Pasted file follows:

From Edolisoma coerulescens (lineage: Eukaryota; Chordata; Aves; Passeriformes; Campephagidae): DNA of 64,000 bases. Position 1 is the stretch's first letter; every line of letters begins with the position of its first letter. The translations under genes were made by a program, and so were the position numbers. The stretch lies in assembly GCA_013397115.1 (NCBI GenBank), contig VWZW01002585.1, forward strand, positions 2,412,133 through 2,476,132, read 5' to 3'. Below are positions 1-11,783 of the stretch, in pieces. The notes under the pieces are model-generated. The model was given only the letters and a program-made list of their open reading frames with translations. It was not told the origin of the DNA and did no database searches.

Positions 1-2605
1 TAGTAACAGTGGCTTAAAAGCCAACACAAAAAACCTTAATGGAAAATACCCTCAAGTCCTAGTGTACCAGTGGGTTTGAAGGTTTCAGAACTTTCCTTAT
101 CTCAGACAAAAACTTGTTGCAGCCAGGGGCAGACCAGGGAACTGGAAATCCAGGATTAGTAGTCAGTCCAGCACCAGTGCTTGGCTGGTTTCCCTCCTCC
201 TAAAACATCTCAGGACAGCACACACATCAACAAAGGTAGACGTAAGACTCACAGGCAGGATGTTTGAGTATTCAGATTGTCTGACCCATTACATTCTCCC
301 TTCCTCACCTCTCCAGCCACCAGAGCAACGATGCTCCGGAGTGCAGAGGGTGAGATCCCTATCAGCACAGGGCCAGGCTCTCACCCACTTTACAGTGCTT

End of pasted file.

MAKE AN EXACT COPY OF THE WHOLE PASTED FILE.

From Edolisoma coerulescens (lineage: Eukaryota; Chordata; Aves; Passeriformes; Campephagidae): DNA of 64,000 bases. Position 1 is the stretch's first letter; every line of letters begins with the position of its first letter. The translations under genes were made by a program, and so were the position numbers. The stretch lies in assembly GCA_013397115.1 (NCBI GenBank), contig VWZW01002585.1, forward strand, positions 2,412,133 through 2,476,132, read 5' to 3'. Below are positions 1-11,783 of the stretch, in pieces. The notes under the pieces are model-generated. The model was given only the letters and a program-made list of their open reading frames with translations. It was not told the origin of the DNA and did no database searches.

Positions 1-2605
1 TAGTAACAGTGGCTTAAAAGCCAACACAAAAAACCTTAATGGAAAATACCCTCAAGTCCTAGTGTACCAGTGGGTTTGAAGGTTTCAGAACTTTCCTTAT
101 CTCAGACAAAAACTTGTTGCAGCCAGGGGCAGACCAGGGAACTGGAAATCCAGGATTAGTAGTCAGTCCAGCACCAGTGCTTGGCTGGTTTCCCTCCTCC
201 TAAAACATCTCAGGACAGCACACACATCAACAAAGGTAGACGTAAGACTCACAGGCAGGATGTTTGAGTATTCAGATTGTCTGACCCATTACATTCTCCC
301 TTCCTCACCTCTCCAGCCACCAGAGCAACGATGCTCCGGAGTGCAGAGGGTGAGATCCCTATCAGCACAGGGCCAGGCTCTCACCCACTTTACAGTGCTT